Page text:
In 1863 the Government passed the Colonial Defence Force Act 1862 creating the first Regular Force. This was to be a mounted body of not more than 500 troops, with both Maori and settlers, and costing no more than 30,000 pounds per annum. All were volunteers and expected to serve for three years.
Formation of the first unit did not commence until early April 1863, with 100 men being sought at New Plymouth under Captain Atkinson. Hawke's Bay was to have the next unit. By late April, papers were reporting few had enlisted in New Plymouth.
Formation of an Auckland unit under Colonel Nixon commenced in July and by the 14th had 30 men.
Authorised units by July 1863
|Auckland||100||50||Lieutenant Colonel Marmaduke George Nixon|
|Ahuriri (Hawke's Bay)||100||100||Major George Stoddart Whitmore|
|New Plymouth||100||-||Captain Harry Albert Atkinson|
|Wellington||100||James Townsend Edwards|
By October 1863 there was no Wairarapa based Defence force, and 50 were based in Wanganui. The Otago force had earlier been moved to Wellington, with further Otago volunteers heading for the Auckland and Hawke's Bay Units. The total Defence Force numbered 375 by 3 November 1863.
In October 1864 the Government decided to reduce the numbers in the Colonial Defence Force to 75 with three units of 25 members each in Wellington, Hawkes Bay and Taranaki. By this time there were about 10,000 British Imperial troops in New Zealand, supplemented by about as many New Zealand volunteer and militia forces. There were calls, particularly from South Island papers, for the British Imperial troops to be replaced by local forces. Parliamentary debates in late 1864 also supported this view, especially as the cost of maintaining the Imperial troops was becoming a greater financial burden on the colony.
Defence review, March 1865
At the request of the Governor in January 1865 a formal statement on the defence of the Colony was presented on 20 March 1865. This proposed an armed constabulary force supported by friendly natives, volunteer units, and militia as the case may require be established to take the place of the Imperial troops. The proposed force was to consist of 1,350 Europeans and 150 Maori - 1,500 in total. They were to be divided into 30 companies of 50 men each based as follows:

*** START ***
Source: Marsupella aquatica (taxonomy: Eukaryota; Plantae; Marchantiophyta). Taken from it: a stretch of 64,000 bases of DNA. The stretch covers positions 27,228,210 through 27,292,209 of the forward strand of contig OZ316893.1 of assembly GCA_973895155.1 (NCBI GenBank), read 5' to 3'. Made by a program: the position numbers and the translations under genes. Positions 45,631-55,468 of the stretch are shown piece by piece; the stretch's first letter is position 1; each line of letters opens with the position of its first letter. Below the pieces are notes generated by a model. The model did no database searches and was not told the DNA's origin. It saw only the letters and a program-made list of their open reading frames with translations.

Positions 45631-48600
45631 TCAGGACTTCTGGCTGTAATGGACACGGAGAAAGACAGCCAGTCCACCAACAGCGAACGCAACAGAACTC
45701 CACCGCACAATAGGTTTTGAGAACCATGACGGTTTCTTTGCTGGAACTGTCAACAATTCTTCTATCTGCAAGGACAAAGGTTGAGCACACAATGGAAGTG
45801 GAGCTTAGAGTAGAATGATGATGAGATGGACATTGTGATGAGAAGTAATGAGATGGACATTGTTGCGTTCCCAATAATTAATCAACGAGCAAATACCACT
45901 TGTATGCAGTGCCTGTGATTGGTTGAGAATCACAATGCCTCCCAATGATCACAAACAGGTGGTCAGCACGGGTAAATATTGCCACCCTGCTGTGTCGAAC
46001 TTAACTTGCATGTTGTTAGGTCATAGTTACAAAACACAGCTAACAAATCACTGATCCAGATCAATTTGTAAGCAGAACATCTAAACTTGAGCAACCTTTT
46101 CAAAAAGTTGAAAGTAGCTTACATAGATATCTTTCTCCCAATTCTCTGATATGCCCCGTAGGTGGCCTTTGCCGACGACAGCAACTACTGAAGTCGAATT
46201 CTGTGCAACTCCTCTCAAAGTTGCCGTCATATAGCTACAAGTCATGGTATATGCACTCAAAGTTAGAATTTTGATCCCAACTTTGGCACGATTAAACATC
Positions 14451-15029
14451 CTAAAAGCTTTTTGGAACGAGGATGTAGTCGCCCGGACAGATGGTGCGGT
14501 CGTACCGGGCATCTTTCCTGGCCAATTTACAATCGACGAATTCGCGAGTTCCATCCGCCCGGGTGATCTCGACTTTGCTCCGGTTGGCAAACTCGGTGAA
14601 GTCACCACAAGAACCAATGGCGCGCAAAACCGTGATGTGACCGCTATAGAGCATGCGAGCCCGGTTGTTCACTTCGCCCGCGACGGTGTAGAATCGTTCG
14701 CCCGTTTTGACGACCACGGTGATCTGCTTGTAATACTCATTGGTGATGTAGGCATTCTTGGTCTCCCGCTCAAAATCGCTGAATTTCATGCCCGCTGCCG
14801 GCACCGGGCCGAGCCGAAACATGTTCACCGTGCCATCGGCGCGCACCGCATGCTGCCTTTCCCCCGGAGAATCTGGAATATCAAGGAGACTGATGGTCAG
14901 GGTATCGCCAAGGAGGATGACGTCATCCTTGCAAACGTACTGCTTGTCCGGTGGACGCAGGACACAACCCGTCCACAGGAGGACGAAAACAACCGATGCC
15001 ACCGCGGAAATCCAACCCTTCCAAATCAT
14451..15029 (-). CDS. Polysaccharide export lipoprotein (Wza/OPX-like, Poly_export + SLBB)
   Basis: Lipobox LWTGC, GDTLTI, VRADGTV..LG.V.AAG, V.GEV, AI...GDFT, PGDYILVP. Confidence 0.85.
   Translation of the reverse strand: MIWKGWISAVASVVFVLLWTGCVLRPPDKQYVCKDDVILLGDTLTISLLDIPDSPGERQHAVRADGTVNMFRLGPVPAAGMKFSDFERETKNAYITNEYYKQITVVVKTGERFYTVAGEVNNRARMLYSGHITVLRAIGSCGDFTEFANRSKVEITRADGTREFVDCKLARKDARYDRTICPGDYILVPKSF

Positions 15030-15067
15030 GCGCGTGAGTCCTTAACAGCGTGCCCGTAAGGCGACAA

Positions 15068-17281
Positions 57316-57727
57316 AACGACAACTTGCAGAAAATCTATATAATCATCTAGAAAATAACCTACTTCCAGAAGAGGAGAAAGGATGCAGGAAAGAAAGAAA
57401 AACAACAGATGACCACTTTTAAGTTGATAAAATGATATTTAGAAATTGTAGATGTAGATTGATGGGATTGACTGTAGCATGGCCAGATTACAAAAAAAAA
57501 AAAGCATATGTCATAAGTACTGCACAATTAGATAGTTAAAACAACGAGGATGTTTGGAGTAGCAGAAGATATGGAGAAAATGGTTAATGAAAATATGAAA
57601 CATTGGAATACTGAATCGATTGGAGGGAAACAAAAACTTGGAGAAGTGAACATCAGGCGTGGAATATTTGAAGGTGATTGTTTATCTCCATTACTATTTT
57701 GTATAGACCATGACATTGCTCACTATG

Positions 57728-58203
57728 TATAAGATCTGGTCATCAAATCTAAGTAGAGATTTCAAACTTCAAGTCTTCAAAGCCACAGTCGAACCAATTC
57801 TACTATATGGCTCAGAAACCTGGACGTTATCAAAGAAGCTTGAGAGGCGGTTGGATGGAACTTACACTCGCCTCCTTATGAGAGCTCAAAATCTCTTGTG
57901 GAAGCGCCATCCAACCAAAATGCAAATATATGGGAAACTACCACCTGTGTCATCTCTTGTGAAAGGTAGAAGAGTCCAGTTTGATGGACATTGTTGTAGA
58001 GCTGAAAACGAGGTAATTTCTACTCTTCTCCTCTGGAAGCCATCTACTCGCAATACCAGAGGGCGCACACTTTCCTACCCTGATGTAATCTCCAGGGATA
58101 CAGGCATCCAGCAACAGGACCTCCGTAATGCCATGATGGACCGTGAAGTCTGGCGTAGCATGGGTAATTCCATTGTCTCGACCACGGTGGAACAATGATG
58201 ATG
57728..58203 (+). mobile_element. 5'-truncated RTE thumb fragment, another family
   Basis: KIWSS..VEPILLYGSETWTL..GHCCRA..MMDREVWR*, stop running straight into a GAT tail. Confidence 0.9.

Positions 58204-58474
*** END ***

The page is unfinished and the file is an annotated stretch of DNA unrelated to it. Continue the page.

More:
|Auckland||Queens Redoubt south, between the Waikato and Waipa Rivers||6|
|From the Bluff to Pukorokoro||3|
|In reserve at Papakura or vicinity||3|
|Taranaki and Wellington||Taranaki and Wanganui Districts||12|
The total Defence budget, which included purchasing a steamer for use on the Waikato, Patea, and Wanganui rivers, was 187,000 pounds per annum. The budget's focus was solely on internal conflict. The issue of external conflict did not begin to resurface until the following year, with thought being given again to coastal defences.
The Colonial Defence Force was disbanded in October 1867 by the Armed Constabulary Act 1867. Its members transferred to the Armed Constabulary.
Evolution of volunteers and militia
From 1863 to 1867 Forest Ranger volunteer units were formed, tasked with searching out Maori war parties, acting as scouts, and protecting lines of communication. They arose out of the need to prevent ambushes and random attacks on civilians near forest areas. The Rangers were well armed and more highly paid. These units used guerrilla style tactics, moving through areas under cover of darkness and ambushing war parties. The Forest Rangers were disbanded on 1 October 1867.